7 Editing Techniques To Make Your Movie Way Better!
It’s been said that you write a film three times. First when you write the script, second when you shooting it and third when you editin it. In this post we’ll be talking about the editing aspect of writing a film. Bear these techniques in mind while editing (and shooting) to give your film its best chance of coming as great as you intended.
1) DON’T LEAVE FRAME EMPTY FOR MORE TIME THAN NEEDED.
A filmmaking 101 fundamental is to start every take (shot) with your subject(s) out of camera (empty frame) and to end the shot also with an empty frame. That is, your subject walks into an empty frame, acts, and then clears/leaves frame.
That is done because it’s extremely useful to the editor in post production. However, as an editor do not leave the frame empty in the beginning or ending of the shot for too long. Most of the times a second to under a second is enough.
2) USE COVERAGE TO HIDE BAD ACTING.
Actors don’t always do a great job acting. However, coverage can help you hide the bad acting. If you have enough coverage of a scene, cut away to a new shot (angle) of the actor every time he/she acts “poorly.” We elaborate further on this technique on How To Hide Bad Acting In Your Film.
3) OVERLAP AND STEP ON LINES.
Don’t wait for Actor A to finish delivering his/her lines before you cut to Actor B to deliver his/her lines. Start Actor B lines before you even cut to Actor B. It’s more natural. Humans don’t tend to fully let someone finish talking before they start talking. And doing it in film is a sure way to scream bad editing.
4) DON’T KEEP CUTTING BACK TO THE SAME SHOT.
This isn’t always avoidable, for example, in most conversation sequences. However, as much as it serves the film, don’t keep coming back to the same shot….right away. Show different angles. Angles that reveal new elements of the story.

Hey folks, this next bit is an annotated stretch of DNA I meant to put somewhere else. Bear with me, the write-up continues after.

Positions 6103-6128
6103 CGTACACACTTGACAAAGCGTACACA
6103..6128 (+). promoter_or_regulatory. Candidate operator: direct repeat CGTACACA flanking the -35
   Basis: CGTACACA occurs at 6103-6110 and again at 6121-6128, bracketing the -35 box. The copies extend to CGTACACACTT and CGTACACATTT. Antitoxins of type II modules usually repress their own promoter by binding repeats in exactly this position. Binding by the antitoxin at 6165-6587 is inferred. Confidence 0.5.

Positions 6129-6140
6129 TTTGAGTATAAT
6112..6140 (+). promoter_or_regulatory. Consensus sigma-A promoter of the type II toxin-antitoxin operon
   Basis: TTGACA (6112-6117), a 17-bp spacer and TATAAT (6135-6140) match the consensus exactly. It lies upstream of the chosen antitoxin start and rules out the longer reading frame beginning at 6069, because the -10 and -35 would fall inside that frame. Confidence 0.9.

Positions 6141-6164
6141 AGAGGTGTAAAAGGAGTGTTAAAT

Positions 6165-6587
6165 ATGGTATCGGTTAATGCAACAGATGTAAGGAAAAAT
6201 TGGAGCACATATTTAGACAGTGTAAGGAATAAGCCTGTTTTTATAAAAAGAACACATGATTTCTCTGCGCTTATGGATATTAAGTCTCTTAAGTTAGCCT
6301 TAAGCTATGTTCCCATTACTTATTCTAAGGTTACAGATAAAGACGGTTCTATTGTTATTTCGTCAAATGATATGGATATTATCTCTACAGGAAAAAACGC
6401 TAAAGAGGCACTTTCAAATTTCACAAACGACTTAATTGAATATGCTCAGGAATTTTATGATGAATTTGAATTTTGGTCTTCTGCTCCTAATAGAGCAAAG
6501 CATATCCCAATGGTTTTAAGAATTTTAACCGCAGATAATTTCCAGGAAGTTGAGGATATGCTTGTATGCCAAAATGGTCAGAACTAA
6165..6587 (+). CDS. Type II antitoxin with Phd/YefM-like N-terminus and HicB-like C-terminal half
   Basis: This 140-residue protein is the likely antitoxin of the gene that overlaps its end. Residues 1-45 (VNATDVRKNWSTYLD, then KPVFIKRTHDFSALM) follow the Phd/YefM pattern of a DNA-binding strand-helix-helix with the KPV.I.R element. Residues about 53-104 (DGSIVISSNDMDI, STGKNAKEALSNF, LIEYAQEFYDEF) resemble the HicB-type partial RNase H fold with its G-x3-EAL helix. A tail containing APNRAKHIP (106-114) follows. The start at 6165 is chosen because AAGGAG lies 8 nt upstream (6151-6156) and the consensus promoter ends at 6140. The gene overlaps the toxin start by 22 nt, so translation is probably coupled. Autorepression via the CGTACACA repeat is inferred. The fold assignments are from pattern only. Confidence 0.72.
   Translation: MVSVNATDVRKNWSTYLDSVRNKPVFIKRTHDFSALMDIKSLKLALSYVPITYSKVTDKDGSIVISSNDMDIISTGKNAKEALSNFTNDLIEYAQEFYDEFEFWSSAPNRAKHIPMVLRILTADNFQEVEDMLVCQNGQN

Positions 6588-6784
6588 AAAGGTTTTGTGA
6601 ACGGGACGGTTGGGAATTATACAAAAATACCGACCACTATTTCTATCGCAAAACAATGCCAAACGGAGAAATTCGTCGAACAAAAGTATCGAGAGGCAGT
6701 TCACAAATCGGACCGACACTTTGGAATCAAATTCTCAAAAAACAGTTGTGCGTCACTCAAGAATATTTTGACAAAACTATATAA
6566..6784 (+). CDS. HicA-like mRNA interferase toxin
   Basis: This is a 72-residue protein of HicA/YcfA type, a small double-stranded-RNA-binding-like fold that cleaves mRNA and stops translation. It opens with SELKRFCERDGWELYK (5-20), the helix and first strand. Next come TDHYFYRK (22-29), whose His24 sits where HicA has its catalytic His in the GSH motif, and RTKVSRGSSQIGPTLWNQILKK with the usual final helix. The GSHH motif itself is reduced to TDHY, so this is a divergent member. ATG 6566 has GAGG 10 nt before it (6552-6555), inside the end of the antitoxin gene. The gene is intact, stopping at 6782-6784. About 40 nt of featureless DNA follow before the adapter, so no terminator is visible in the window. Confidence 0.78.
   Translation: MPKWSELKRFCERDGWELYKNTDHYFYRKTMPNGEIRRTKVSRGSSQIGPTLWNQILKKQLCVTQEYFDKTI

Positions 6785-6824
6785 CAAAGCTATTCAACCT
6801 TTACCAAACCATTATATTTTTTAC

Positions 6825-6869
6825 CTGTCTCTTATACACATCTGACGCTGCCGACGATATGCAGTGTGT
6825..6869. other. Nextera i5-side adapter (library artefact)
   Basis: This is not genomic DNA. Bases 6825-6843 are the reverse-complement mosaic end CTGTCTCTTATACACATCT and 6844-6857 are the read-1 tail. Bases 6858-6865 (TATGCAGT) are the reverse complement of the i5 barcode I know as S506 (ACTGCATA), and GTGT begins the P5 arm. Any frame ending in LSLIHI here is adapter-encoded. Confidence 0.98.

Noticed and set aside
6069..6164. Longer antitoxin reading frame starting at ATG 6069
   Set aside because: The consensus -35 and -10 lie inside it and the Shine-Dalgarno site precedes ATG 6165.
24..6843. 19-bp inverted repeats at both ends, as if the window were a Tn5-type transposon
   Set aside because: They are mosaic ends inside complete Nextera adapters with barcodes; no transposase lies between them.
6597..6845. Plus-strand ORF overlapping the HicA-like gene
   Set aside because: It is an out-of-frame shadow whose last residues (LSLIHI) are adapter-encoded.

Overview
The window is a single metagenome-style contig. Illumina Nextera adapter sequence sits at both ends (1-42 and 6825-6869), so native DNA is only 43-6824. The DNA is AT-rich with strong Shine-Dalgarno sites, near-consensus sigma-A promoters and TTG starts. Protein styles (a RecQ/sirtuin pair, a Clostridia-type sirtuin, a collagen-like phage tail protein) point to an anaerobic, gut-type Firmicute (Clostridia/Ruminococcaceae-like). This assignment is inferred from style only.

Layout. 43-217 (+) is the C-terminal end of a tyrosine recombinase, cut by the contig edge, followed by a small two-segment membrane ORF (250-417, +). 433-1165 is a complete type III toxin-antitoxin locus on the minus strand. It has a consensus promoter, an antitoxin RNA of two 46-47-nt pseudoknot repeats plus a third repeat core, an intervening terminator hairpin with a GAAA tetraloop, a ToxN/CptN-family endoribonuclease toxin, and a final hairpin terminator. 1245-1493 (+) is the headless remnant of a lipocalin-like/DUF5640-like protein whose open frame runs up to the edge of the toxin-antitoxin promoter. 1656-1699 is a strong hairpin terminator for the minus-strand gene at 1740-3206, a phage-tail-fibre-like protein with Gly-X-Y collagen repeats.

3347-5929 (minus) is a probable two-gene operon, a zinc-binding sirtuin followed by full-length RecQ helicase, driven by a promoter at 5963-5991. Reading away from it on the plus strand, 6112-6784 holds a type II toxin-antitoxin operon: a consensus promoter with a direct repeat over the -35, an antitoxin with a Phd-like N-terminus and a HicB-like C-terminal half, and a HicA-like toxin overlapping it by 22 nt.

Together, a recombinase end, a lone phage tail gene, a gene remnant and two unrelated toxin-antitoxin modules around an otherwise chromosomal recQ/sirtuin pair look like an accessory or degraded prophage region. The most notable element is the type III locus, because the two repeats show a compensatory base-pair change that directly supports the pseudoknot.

Not coming back to the same shot Is how a lot of TV series’ are shot. Pretty much every line is a new camera angle in the most popular television shows. We’re not saying go to this extreme, but be mindful of this technique and use it accordingly. To help you keep this technique in balance check out Single Camera Setup: Purpose In Directing.
5) CUT OUT SHOTS THAT ARE NOT MOVING THE STORY.
I know you love that shot, but if it’s not moving the story, cut it! If the shot is just there because it took you two hours to get it, cut it! It’s about the movie, not about the shot.
6) CUT ON ACTION/MOVEMENT.
It’s the best way to hide a cut, to cut on your actor’s movement. For example, cutting from a wide shot to a medium shot right when you actor throws his/her hands up will make your cut seamless. It’s a beauty how the cut can go almost unnoticed.
7) ONLY ONE TO TWO ESTABLISHING SHOTS.
Generally, no more than one to two establishing shots of a scene. Anything more than that you might as well be going into a montage sequence.
You may prefer style over rules and techniques and that’s totally okay. However, do become familiar with these rules so that when you break them you do so consciously. You’ve heard the saying, It’s not breaking the rules if you don’t know them.
It’s not possible to go into all the details of editing in a blog post. Check out Emmy nominated director Robert M. Goodman’s book: Editing Digital Video: The Complete Creative And Technical Guide.
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